When water sounds fail to mask tinnitus, it may be that the person is simply unable to hear that portion of the water sound needed to mask their tinnitus.
People who have had their hearing tested and have only a high frequency hearing loss are often told they have normal hearing. Their hearing is, in fact, normal-but only for the low frequencies or up to 2,000 Hz.
Hearing experts disagree about the definition of normal hearing. Some experts think that a person needs to hear up through 8,000 Hz or higher in both ears in order to understand speech in the presence of background noise, such as that found in restaurants, social gatherings, offices, etc.
If a person has high-frequency hearing loss but otherwise normal hearing, electronic assistance in the form of hearing aids may be required if masking relieves their tinnitus. Clinical studies show that some people can only pass the faucet test while wearing hearing aids.
Others who fail the faucet test include individuals whose tinnitus cannot be masked, regardless of the type or intensity of masking. Additionally, in those with complex tinnitus, which is composed of more than one kind of sound, only part of the tinnitus may be masked.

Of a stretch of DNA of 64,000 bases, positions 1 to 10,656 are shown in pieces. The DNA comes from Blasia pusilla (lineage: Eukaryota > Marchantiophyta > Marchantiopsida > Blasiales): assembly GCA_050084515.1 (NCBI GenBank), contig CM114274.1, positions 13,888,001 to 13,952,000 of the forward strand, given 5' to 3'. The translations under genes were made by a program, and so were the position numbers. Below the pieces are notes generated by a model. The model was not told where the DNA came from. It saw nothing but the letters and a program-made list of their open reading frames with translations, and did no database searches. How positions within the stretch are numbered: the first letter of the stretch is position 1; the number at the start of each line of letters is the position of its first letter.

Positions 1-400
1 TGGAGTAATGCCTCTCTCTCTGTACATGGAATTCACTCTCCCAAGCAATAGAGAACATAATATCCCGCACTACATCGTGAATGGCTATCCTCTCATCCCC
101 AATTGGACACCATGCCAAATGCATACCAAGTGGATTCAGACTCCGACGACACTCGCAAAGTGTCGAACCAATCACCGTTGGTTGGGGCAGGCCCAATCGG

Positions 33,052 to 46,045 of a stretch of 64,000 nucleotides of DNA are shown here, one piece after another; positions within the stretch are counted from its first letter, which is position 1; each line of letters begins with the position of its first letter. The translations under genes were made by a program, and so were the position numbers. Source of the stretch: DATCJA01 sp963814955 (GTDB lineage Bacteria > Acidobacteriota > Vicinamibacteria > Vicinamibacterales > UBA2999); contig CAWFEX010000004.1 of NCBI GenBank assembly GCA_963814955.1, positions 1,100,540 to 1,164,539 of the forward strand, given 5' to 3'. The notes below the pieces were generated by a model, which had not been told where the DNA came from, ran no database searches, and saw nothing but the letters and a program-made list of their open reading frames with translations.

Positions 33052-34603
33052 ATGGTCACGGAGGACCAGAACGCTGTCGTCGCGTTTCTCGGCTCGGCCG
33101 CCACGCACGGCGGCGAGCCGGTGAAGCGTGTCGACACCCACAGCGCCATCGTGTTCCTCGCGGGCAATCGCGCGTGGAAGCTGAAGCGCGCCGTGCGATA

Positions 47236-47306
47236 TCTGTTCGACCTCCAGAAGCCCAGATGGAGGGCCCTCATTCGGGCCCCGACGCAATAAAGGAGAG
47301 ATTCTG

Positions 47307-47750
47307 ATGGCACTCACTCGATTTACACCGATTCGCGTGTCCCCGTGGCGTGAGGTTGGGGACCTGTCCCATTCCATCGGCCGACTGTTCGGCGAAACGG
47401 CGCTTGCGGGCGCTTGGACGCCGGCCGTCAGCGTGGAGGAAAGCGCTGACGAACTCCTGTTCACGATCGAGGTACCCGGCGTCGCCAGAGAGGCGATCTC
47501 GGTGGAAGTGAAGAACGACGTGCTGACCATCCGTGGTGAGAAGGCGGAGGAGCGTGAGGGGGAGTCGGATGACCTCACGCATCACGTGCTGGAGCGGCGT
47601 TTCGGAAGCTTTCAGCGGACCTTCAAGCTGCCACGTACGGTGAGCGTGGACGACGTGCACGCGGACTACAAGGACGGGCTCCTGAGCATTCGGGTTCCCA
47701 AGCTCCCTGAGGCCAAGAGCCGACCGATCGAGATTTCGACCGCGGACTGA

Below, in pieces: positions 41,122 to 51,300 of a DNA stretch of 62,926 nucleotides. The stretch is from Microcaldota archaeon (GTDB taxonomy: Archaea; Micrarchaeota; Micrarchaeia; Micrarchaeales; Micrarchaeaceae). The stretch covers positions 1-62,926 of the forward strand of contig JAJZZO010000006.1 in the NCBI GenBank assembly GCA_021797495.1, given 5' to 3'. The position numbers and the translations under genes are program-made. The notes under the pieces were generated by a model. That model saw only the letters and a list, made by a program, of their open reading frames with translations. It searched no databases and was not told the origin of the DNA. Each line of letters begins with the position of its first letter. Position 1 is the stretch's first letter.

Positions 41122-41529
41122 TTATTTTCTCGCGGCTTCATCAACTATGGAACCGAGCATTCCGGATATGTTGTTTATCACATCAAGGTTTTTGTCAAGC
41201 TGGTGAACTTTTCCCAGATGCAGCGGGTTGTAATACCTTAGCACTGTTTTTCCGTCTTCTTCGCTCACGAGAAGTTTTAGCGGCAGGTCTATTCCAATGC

Why does masking work?
Masking is generally successful because the masking sound and the tinnitus sound are vastly different in quality. Tinnitus usually produces a shrill, high-pitched, unpleasant tone. In contrast, water and masking sounds are typically soothing.
Most individuals can and usually do "automatically" ignore certain external sounds.
These sounds are ignored if they are not too loud or harsh and if they are relatively constant and monotonous.
Ignoring the masking sound, which covers up the tinnitus, means that the tinnitus is automatically ignored as well.
Nice To Know:
One benefit of masking is that people experiencing annoying and unpleasant sounds have the opportunity to turn masking sounds on or off. There may be times during the day, such as during a meeting or while helping a child with homework, that personal control of tinnitus symptoms is especially important. At other times, symptoms are not as bothersome and masking is not as important at that moment.